New trees planted to replace ash dieback victims
Published: 14 January 2022
New trees are being planted in Exeter to replace old ones that have fallen victim to Ash Dieback disease.
Exeter City Council has a proud record of tree planting across the city and maintaining its green spaces.
Before Christmas the Council announced its winter planting plans for the city. A total of 160 trees are being planted across all parts of Exeter, keeping the city green and helping Exeter achieve its ambitions of being net zero by 2030.
The Council is also receiving a number of small trees (whips) to be planted as re-stocking in woodland areas where trees have been lost to ash dieback.
One area affected was Honiton Road, where a variety of young trees were planted just before Christmas.
The replacement trees have pleased one local resident who wrote to the Council to say “thank you”.
She said she was devastated when she heard the ash trees had to be removed because of disease but contacted the Council and was assured a planting programme was in place.
In a letter to the Council she said: “I was delighted when prior to Christmas 2021 a variety of young trees were planted in replacement and just wish to say a personal ‘thank you to everyone involved.
“It brought joy and a huge smile when this took place and I have no doubt that the survival of many threatened bird species and nature itself will take advantage of this generous gift as the years unfold.
“I believe that when one needs to raise an issue and positive action is taken it is courteous to express appreciation and I will be contacting our local Councillors in the same vein,” she added.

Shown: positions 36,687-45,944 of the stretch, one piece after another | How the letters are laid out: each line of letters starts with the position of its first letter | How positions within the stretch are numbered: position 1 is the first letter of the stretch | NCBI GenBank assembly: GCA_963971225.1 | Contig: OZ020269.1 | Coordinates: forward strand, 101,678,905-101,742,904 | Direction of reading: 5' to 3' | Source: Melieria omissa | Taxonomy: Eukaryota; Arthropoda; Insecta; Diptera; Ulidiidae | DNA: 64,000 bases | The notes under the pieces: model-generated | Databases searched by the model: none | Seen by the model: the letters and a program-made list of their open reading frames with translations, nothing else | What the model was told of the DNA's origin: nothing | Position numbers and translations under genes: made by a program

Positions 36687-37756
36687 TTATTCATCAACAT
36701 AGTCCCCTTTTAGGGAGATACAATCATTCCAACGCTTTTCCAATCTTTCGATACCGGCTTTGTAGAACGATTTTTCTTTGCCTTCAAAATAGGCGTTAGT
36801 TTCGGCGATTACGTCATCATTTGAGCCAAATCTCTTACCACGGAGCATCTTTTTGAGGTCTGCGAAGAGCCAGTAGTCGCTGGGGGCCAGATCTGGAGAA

The trees planted were magnolia, western red cedar, robinia and Portuguese laurel, as well as eight whips of hazel, hawthorn, crab apple and blackthorn varieties.
The Council has joined forces with Devon Wildlife Trust as part of the Saving Devon’s Treescapes programme and is regularly planting and replacing trees lost to disease right across the city.
Cllr David Harvey, Lead Councillor for City Management said: “We’re immensely proud of our trees in Exeter and appreciate how much people enjoy them.
“Ash dieback is a dreadful disease, having a devastating affect not just in Exeter but across the whole of the country. But we can continue to maintain our tree canopy in the city by planting more trees and that’s what we plan to keep doing,” he added.
To find out more about Saving Devon’s Treescapes go to the Devon Wildlife Trust’s website at https://www.devonwildlifetrust.org/what-we-do/our-projects/saving-devons-treescapes